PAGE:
OKLAHOMA CITY - The beautiful melody of church bells has been missing from one midtown Oklahoma City congregation. St. Luke's United Methodist Church is home to 42 Dutch bells, which had seen some serious wear and tear over the past 60 years. Now, though, they will be able to ring long into the future.

One of the largest arrays of bells in North America is taking to the sky once more. “The whole idea of a carillon is that it causes you to look up and it lifts your spirits,” says St. Luke’s senior pastor Dr. Bob Long.

Donated by the Harris family in 1956, the 42 bells have marked special, and somber, occasions for more than 60 years, but time has taken its toll. Long says, “We received an incredible gift from those who went before us, and now it is our turn to take care of it and refurbish it, and to know that they will be ringing long after we’re in the kingdom of Heaven.”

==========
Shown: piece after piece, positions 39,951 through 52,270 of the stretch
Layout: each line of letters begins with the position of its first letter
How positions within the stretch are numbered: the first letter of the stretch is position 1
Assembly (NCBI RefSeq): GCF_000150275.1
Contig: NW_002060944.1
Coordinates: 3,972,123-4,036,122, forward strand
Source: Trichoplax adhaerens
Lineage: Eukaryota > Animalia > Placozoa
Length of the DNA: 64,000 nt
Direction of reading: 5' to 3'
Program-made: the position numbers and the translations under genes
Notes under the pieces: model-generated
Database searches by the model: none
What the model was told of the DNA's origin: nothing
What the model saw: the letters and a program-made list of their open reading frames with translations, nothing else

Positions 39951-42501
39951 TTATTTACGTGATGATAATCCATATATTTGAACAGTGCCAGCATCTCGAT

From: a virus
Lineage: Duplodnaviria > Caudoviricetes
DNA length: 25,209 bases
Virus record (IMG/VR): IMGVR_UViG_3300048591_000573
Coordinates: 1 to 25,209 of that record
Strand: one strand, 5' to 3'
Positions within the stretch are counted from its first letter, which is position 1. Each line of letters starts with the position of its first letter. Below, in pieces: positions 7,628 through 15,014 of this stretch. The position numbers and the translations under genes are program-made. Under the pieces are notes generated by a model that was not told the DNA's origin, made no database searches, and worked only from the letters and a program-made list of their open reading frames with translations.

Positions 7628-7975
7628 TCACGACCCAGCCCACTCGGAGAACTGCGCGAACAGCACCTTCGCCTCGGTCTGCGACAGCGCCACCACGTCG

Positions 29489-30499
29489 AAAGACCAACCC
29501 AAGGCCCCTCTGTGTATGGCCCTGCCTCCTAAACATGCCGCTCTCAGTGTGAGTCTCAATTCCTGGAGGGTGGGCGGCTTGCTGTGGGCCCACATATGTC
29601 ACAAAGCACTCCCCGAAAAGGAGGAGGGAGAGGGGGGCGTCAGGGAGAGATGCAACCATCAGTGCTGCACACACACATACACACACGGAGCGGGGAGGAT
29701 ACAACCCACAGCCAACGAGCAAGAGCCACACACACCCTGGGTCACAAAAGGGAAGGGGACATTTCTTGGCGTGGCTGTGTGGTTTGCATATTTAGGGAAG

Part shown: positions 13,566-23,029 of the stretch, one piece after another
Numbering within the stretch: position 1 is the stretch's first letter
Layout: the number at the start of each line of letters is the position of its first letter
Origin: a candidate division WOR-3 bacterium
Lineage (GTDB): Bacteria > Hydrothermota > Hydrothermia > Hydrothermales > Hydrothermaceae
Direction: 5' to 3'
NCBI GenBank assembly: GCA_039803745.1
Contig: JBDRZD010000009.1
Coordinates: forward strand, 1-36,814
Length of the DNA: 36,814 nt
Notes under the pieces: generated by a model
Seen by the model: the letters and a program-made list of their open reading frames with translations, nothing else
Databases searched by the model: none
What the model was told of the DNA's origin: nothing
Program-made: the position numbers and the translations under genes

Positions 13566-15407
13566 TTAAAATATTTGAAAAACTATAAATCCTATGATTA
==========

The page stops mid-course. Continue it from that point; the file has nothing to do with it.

The St. Luke's carillon was in Cincinnati for repairs for a whole year, at the only American company qualified to work on the Dutch instruments. Long says it took less than a month, however, for church members to pledge the $2.5 million dollars needed for both the bells and a variety of other upgrades throughout the building, including new floors, seats, projectors, and more.

One of the best improvements, though, will be the electronic keyboard for bell ringers in the sanctuary. “We’ve always had to go 185 feet up in the air, how tall the tower is, to be able to manually pull the bells to make them ring,” Long says.

Regardless of the method, St. Luke's members cannot wait to hear the call to worship spread far and wide through the city. Debra Forshee says, “For us to be able to add something so significant to our community that is, on top of it, so historical, it’s thrilling. It’s beyond words.”

St. Luke's will officially ring in the newly installed carillon during a special service on Nov. 5, and they invite everyone to come ring the bells for themselves.